By way of background, the redistricting process for the county board of commissioners occurs every 10 years, based on population changes determined by the U.S. census. It’s handled by the county apportionment commission, a five-member group consisting of the county clerk, county treasurer, county prosecuting attorney, and the chairs of the county Republican and Democratic parties. The process took place most recently in 2011 and the commission was chaired by Kestenbaum.
The commission held several public meetings and public hearings. For most of the process, only two plans had been offered: one for 9 districts, another for 12. However, just hours before the group’s final meeting on May 11, 2011, several new plans were submitted for consideration. In total, the commission considered 11 plans – for 5, 6, 8, 9, 10, 11, 12, and 21 districts. During public commentary at the final meeting, one resident expressed shock at seeing so many new plans on the day of the final vote. The redistricting plan that was eventually adopted at that meeting received a unanimous vote, but the lone Republican on the commission – Mark Boonstra – complained about the process. For additional background, see Chronicle coverage: “County Board Loses 2 Seats in Redistricting.”
In response to the question at the Oct. 8 forum, Kestenbaum said he felt the process had been open during the most recent redistricting. All of the meetings were public, he noted, and public hearings were held in different parts of the county to improve access. The commission invited redistricting plans from the public, and the final 9-district plan was adopted unanimously, he said, so he felt it was a successful process. He said he’s certainly open to ways to improve the process, but he thought they did very well.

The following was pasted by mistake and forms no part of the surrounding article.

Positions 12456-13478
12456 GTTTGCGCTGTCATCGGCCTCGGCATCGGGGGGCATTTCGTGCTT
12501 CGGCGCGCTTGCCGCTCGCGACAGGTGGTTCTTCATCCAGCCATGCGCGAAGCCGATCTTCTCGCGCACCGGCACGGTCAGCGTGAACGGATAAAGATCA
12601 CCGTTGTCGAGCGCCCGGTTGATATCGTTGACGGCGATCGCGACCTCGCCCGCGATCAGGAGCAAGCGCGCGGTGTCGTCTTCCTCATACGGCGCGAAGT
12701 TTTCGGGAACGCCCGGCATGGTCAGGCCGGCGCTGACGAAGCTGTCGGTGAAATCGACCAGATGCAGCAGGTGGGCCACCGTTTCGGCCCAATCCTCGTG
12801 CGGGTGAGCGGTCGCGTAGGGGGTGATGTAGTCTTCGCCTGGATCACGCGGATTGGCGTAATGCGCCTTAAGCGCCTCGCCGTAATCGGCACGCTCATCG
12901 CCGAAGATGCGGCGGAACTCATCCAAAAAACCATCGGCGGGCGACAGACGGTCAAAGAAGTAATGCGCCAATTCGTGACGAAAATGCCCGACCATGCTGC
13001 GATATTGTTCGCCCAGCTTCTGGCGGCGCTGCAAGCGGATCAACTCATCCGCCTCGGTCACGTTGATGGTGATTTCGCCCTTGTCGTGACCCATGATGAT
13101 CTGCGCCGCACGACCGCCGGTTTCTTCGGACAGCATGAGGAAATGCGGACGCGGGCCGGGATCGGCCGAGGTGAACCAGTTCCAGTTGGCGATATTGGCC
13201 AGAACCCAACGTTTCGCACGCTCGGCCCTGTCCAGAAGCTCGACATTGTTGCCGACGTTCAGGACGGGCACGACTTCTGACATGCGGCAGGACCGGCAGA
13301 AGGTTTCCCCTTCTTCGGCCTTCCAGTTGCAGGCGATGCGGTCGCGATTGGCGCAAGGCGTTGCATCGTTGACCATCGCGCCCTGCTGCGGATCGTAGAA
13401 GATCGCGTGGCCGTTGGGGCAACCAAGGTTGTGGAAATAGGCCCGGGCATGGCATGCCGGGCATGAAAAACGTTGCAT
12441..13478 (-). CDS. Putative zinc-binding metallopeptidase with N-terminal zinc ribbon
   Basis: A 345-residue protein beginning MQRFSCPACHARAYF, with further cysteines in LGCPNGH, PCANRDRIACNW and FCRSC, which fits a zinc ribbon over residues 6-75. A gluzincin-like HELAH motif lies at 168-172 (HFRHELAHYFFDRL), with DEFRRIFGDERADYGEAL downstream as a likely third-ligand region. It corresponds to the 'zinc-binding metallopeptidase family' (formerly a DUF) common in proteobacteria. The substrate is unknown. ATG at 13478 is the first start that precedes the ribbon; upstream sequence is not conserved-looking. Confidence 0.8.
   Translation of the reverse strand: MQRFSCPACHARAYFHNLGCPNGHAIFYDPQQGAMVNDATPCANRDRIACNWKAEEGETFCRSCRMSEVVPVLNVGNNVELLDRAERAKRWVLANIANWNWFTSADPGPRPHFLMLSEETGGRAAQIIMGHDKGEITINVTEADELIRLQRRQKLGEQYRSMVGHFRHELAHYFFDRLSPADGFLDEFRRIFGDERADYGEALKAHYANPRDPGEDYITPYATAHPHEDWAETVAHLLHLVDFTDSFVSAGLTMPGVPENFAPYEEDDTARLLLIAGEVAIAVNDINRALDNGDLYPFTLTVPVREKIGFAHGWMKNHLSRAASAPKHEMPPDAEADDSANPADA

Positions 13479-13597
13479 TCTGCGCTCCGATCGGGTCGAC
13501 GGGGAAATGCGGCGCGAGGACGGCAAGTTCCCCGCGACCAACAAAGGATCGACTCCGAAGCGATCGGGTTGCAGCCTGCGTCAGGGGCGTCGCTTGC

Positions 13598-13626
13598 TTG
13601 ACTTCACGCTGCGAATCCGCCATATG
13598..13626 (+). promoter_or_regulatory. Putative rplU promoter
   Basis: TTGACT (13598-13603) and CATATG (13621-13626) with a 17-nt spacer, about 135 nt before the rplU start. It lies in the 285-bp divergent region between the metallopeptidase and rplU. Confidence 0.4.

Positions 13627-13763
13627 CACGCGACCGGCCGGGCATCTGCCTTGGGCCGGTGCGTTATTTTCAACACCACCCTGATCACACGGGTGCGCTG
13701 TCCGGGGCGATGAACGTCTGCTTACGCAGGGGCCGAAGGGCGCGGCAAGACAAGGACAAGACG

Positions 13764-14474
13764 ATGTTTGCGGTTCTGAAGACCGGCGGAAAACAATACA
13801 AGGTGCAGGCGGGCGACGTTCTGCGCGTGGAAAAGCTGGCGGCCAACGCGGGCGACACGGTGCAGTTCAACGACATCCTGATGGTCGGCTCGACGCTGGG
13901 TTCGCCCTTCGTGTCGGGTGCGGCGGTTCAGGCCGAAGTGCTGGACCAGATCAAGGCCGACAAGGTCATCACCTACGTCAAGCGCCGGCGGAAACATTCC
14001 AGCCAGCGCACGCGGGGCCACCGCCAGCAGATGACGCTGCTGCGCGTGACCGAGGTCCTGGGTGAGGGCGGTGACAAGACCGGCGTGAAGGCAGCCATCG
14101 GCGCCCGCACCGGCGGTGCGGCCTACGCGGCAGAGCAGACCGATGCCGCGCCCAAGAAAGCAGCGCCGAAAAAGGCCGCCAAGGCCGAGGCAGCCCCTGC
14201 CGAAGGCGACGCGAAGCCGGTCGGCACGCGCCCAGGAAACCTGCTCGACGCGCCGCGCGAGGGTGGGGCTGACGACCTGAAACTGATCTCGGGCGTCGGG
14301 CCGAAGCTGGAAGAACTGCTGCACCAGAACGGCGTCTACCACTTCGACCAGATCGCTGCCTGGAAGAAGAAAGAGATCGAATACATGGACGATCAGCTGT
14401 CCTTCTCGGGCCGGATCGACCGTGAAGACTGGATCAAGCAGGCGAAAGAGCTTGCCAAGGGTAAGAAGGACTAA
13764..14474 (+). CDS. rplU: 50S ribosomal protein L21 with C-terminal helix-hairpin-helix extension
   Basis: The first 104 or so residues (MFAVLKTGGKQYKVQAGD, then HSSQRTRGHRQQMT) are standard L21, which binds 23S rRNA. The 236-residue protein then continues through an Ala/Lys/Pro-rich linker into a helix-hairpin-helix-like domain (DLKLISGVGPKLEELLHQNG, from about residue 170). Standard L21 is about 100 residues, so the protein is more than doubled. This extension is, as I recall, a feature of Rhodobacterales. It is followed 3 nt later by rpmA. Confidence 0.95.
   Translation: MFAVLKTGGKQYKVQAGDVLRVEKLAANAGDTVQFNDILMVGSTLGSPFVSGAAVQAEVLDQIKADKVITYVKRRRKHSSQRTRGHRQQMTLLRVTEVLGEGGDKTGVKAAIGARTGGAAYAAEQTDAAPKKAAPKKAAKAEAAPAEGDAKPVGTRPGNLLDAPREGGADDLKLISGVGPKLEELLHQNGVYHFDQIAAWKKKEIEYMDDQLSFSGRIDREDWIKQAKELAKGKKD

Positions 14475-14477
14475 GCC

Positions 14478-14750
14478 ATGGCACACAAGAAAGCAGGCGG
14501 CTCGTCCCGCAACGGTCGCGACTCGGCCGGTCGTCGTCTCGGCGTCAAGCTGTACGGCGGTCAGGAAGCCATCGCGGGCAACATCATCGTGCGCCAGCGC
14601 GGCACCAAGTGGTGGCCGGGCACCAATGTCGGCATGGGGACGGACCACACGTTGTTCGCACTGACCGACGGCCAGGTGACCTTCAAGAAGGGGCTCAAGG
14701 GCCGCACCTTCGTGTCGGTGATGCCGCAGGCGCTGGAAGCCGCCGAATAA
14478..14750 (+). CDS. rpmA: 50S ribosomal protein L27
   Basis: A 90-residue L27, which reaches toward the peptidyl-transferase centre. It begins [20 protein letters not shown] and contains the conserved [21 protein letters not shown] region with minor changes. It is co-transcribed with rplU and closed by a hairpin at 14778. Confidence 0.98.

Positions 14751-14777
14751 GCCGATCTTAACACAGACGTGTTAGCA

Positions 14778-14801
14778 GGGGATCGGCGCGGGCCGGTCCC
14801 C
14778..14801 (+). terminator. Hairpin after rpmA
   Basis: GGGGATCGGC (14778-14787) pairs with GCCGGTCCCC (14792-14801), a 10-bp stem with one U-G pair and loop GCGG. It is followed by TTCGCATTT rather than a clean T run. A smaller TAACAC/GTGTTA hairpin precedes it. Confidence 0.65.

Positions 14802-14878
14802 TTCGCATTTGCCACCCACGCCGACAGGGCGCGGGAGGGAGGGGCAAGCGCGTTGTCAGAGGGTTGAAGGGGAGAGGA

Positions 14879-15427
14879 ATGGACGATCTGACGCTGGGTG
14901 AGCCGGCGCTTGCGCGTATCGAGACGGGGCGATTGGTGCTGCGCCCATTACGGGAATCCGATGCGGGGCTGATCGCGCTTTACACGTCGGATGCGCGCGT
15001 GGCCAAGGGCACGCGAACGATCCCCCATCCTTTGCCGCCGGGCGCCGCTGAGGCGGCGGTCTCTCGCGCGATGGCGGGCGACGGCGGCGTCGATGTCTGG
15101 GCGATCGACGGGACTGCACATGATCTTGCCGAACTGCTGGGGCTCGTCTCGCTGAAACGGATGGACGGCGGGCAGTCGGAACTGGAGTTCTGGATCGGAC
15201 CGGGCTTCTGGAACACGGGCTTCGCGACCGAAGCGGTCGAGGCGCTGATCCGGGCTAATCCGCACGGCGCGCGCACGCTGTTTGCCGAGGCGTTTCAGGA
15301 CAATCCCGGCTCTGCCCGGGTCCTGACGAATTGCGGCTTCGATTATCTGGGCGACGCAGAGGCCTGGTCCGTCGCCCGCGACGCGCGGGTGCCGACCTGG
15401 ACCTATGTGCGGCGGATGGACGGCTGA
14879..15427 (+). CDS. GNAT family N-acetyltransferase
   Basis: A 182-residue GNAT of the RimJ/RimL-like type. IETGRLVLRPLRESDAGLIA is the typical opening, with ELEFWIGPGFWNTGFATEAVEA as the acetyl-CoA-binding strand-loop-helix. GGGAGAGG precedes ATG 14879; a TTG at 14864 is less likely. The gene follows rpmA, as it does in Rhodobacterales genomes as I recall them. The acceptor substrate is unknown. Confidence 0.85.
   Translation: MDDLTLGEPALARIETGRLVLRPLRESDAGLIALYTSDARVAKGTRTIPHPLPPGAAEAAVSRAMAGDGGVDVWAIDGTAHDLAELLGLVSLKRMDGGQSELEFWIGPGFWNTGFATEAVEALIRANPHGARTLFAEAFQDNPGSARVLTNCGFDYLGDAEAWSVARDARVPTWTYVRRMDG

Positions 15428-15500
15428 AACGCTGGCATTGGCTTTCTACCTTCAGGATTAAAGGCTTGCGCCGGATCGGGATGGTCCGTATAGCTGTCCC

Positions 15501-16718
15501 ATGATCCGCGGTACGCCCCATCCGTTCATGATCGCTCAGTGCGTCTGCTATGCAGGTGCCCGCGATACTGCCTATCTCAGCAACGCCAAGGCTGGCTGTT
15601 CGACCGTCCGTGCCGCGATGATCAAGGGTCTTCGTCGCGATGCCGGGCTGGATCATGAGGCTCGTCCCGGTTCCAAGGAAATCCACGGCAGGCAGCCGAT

Kestenbaum was given two minutes for a closing statement. He reiterated that he loves the job. It combines all kinds of things he’s interested in – elections, preservation of historic records, genealogy, customer service. People expect excellent customer service, he said. They have a right to expect that. This county has one of the most highly educated populations in the nation, and he’s proud to serve as a county official.
He said his philosophy toward elections is that they should be participatory and inclusive. Among other things, he said, he has pushed to move the primary election from August to May. That’s because in many cases the primary election is critical – it shouldn’t be held in the middle of the summer vacation season, when many voters are away. Holding it in May would improve turnout, and also spread the work of election officials across the year. With August primaries, there’s a severe time pressure to get absentee ballots for the general election to residents who are overseas, he said.
Kestenbaum also mentioned a partnership his office has worked out with the circuit court to consolidate the administration of court employees. He concluded by asking citizens to consider voting for him on Nov. 6.
The Chronicle would not survive without regular voluntary subscriptions to support our coverage of local government – we hope you elect to subscribe. Click this link for details: Subscribe to The Chronicle. And if you’re already supporting us, please encourage your friends, neighbors and colleagues to help support The Chronicle, too!